However, if price increases threaten to outpace the current heightened demand for food at home compared to before the coronavirus outbreak, “we’re going to have difficult conversations on how much we can accept,” Albertsons’ CEO Vivek Sankaran warned during the retailer’s fourth quarter earnings call April 26.
His caution comes after several major CPG manufacturers, including Nestle, The Coca-Cola Co., PepsiCo and others announced earlier this month that they may raise prices on products if commodity and other input costs continue to climb due to the pandemic beyond where they are hedged. Many large players have longer-term contracts and sufficient supply to hold off on increases for now, but those stockpiles will likely run out for most in late 2021 or early 2022.
While the companies did not indicate which products would be impacted and by how much, any increases could have broad implications for consumers and retailers.
Within this context, Sankaran said during the retailer’s fourth quarter earnings call April 26 that while he believes consumers can absorb some increases, he will not pass through full increases that surpass current at home food inflation.
The retailer currently is tracking food at home inflation at 3-4% higher than before the pandemic, according to Sankaran, who said he believes that most consumers can and will pay prices in line with that.
“The demand is still ahead of supply in so many categories,” and “by and large the consumer is healthy – they have got cash,” so if price increases reflect “demand-driven inflation, you are going to see consumers still shopping these categories.”
If, however, prices exceed that 3-4%, “we are not going to pass through all of it and we are going to have difficult conversations up and down the supply chain,” he cautioned.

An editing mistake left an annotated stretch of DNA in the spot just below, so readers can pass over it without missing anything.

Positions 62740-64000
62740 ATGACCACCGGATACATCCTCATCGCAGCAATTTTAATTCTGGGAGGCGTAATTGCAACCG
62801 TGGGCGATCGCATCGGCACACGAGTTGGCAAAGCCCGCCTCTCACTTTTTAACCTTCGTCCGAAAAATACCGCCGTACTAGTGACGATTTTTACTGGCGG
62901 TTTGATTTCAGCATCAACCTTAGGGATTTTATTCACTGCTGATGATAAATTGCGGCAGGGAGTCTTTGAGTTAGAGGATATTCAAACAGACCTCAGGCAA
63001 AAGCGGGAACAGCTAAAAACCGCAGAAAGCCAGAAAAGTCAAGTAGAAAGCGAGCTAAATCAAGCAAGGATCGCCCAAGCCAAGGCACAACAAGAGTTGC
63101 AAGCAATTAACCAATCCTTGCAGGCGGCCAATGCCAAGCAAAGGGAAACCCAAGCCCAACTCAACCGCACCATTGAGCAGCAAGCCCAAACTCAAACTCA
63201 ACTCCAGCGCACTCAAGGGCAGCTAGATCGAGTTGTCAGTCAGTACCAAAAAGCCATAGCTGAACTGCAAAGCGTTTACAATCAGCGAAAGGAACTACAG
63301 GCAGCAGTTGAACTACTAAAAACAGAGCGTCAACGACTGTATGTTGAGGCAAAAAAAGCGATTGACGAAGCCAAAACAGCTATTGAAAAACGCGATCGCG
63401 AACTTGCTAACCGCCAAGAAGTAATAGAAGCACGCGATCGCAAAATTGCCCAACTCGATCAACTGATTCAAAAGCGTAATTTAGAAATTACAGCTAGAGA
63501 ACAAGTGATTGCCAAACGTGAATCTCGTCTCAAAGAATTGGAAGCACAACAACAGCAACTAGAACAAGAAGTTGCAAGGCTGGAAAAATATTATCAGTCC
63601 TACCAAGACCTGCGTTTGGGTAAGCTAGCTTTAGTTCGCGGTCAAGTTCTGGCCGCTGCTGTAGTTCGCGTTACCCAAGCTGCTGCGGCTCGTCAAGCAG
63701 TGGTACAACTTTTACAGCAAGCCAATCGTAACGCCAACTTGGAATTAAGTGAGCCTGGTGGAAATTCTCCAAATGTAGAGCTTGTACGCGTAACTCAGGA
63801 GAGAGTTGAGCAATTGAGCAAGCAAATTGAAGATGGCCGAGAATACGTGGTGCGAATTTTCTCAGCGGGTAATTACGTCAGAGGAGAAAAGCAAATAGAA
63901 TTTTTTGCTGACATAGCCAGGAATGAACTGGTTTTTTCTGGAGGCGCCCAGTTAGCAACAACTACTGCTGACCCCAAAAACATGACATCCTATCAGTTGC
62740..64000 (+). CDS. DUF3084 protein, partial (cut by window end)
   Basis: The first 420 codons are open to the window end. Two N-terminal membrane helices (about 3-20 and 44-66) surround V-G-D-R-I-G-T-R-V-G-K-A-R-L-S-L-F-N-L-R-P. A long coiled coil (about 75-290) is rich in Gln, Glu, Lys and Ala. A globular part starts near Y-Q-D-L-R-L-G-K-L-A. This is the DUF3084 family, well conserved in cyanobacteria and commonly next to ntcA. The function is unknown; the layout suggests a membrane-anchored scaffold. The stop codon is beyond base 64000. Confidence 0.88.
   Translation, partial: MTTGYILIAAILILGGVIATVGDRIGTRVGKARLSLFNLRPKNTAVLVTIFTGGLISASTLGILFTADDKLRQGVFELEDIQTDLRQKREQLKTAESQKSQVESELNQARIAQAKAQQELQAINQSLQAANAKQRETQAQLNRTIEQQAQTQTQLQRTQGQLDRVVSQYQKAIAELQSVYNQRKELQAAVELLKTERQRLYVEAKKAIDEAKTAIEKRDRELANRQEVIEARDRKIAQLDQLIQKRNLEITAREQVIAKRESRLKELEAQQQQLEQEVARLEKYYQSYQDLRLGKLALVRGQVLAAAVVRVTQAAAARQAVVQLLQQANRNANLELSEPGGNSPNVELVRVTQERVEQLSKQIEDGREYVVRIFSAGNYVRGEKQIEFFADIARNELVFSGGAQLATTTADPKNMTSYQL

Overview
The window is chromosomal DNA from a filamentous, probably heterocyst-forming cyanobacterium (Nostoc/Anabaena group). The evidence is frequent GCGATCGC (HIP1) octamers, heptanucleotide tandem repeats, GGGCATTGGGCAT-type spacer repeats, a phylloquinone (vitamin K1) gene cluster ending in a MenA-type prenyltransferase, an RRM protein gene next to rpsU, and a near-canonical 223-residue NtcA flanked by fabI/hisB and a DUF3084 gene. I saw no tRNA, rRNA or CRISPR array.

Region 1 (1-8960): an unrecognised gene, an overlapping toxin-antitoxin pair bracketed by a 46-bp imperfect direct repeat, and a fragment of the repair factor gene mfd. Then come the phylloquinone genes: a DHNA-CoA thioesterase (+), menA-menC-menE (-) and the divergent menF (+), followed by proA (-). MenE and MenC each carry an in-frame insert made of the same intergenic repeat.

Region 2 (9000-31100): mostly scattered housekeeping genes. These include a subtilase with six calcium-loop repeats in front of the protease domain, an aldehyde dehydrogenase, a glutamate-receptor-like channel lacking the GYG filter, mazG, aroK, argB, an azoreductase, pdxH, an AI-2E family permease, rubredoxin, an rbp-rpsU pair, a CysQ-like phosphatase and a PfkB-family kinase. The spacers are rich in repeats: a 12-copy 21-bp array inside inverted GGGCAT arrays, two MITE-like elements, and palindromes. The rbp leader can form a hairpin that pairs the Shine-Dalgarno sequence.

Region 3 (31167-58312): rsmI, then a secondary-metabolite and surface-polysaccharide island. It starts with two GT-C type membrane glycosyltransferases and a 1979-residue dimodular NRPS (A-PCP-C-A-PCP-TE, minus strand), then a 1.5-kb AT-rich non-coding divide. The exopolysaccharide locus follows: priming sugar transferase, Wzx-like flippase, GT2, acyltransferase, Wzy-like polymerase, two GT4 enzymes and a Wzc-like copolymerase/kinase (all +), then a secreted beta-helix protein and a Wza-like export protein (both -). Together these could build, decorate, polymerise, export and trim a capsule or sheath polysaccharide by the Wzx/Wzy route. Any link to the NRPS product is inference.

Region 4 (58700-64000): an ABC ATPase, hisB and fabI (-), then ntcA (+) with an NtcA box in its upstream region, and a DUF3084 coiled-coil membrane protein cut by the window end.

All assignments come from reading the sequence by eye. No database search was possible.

Where will inflation land?
While this may sound like a hardline approach, Albertsons already could take a hit if it passes through price increases in line with the 3-4% range and that exceeds consumer demand given it is operating with a more conservative assumption that inflation will level out at around 1-2% for the full year.
On the flip side, if inflation remains above Albertsons’ baseline planning of 1-2%, the retailer could see a positive impact on its bottom line or use the difference to drive top line growth, added CFO Bob Dimond.
There also may be a bit of wiggle room in working with the retailer if CPG companies can provide sufficient warning.
“A lot of this inflation that you are hearing about from CPGs and others” is still out on the horizon, and “the nice thing about when it is planned and … when you have some sense for how it might shape up, it’s more manageable,” Sankaran explained.
“The ones we worry about are the spikes, and we are not seeing any of those emerging at this time,” he added.
Consumer commitment leads to record year
Albertsons’ focus on inflation and pricing reflects the retailers “unwavering commitment to take care of our customers,” which has deepened during the pandemic, according to Sankaran.
He explained that throughout the past year, the retailer has differentiated its offerings, expanded its assortment, and built out omnichannel capabilities “that allow customers to conduct their shopping with us any way they want.”
As a result of these and other measures, Albertsons reported a strong fourth quarter with sales up 11.8% and record results for the year with sales up 16.9% and an adjusted earnings per share of $3.24 – up 212% from the prior period. Revenue climbed 2.1% to $15.7b and same-store sales rose 11.8% for the year.